A society is a group of people interacting and communicating towards a mutually-beneficial outcome.   Communications, then, is at the core of what binds a society and communication has recently become an important social phenomenon, surfing a wave of innovative technology to become affordable, ubiquitous and, most importantly, bidirectional.  Unlike previous attempts at wide-ranging communication, the Internet allows everyone for the first time in human history, to be both reader and writer.

Democracy is a mechanism for formalising the wishes of the members of a society.  As such, it is another way in which a society communicates how it feels.  The potential for technology to improve the democratic will has only recently become available but its potential is enormous.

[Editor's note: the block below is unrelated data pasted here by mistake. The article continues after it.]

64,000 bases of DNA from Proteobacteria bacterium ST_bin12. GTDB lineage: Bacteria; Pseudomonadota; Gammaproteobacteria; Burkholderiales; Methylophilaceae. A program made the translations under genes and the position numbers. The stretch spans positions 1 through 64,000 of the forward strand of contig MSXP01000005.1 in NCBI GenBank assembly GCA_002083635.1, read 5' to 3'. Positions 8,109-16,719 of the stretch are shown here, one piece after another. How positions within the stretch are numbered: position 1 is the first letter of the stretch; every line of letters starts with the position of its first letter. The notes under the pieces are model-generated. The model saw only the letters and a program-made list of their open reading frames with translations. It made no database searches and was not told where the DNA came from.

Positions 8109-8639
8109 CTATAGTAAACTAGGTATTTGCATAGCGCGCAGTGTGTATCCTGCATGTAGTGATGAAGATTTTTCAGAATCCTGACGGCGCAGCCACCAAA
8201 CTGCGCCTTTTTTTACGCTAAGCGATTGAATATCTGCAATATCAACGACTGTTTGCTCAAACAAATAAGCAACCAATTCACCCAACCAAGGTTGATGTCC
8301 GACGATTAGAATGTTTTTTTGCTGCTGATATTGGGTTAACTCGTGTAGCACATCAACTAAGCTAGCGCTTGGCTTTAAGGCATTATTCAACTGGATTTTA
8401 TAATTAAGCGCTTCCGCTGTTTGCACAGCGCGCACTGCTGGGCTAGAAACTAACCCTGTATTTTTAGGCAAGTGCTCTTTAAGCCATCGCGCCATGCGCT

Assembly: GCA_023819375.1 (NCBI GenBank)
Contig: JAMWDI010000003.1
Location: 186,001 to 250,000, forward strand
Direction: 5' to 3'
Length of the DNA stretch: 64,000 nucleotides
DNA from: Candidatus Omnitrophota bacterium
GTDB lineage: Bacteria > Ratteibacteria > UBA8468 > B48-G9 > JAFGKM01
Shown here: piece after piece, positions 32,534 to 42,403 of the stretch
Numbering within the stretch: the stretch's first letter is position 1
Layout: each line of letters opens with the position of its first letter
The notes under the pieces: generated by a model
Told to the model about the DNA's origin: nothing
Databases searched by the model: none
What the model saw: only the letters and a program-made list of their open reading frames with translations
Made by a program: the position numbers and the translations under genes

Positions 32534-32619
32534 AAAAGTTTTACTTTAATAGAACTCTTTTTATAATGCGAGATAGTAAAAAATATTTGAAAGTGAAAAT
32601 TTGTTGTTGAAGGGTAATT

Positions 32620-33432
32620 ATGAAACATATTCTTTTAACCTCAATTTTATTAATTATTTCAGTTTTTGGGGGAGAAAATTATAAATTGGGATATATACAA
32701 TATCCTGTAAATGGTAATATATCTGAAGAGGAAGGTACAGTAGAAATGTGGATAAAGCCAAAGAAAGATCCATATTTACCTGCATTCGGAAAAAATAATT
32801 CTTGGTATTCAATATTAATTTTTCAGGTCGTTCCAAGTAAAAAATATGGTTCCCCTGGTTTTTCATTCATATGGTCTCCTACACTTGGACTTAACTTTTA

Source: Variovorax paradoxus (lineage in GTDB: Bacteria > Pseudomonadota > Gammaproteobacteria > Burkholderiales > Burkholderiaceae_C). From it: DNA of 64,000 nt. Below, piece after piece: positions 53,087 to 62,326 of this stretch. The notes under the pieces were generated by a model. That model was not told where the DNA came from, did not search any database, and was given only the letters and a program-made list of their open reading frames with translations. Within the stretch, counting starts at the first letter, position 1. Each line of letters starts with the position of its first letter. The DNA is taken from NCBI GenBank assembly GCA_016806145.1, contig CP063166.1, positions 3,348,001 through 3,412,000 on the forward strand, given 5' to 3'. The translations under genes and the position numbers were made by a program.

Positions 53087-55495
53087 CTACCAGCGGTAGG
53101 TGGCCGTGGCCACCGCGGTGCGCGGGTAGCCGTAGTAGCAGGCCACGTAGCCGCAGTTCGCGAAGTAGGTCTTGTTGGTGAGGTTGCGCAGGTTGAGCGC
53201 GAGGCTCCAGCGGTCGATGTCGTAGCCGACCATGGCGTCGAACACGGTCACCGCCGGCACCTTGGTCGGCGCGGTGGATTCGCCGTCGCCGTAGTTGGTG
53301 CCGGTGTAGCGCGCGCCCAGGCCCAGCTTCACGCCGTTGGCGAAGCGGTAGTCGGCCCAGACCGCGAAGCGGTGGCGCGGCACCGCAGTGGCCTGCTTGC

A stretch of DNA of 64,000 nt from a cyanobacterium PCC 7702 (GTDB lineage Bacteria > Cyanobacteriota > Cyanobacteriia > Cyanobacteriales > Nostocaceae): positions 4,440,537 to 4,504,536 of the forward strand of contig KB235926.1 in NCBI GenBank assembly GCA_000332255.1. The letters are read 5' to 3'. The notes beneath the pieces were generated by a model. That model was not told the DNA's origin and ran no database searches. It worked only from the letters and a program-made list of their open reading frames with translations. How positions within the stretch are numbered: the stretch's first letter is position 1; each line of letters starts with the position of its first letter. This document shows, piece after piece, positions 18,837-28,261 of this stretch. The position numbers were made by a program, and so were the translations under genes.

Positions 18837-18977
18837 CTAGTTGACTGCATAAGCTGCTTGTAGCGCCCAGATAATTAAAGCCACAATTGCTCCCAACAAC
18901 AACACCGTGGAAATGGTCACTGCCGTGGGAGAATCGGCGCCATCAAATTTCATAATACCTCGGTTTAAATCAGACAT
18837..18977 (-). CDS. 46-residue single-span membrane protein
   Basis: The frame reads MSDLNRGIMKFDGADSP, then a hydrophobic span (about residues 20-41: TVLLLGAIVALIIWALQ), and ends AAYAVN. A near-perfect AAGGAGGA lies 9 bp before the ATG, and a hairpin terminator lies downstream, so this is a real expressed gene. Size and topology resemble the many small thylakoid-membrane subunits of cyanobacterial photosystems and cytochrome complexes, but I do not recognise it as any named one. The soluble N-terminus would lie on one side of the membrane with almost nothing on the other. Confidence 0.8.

Interest in the meeting point of  human society and ways of communicating is not new.  What IS new is the enhanced ability of ALL members of a group to actively contribute, using, but not limited to,  the current “social” technologies of FaceBook and Twitter.

Others have considered these issues before us and we can only benefit from familiarising ourselves with their thoughts.  To this end, I would like to suggest we all contribute links to and quotes from other sources of information and opinion on this exciting new “Techno-Social”  world.  We can read each other’s contributions and thus enrich our discussions.

I will start the ball rolling by pointing to an interesting site by Pia Waugh @piawaugh and Will Grant @willozap  called Society 5.   It was launched two years ago and has not really taken off so far, but that doesn’t diminish it as a source of some interesting writings on the ‘Social Internet”.

Pia’s a rather dynamic young lady in Canberra whom I have yet to meet, but whoi I follow in twitter and who inspires with talk about Open Government, Open Society and Open Information. 

Pia and Will also mention, on their site, another initiative, also in its infancy, called “Distributed Democracy” which you may also find of interest.

I leave it to you to read and comment, but please also contribute your thoughts and links to things that moved you and so might move us.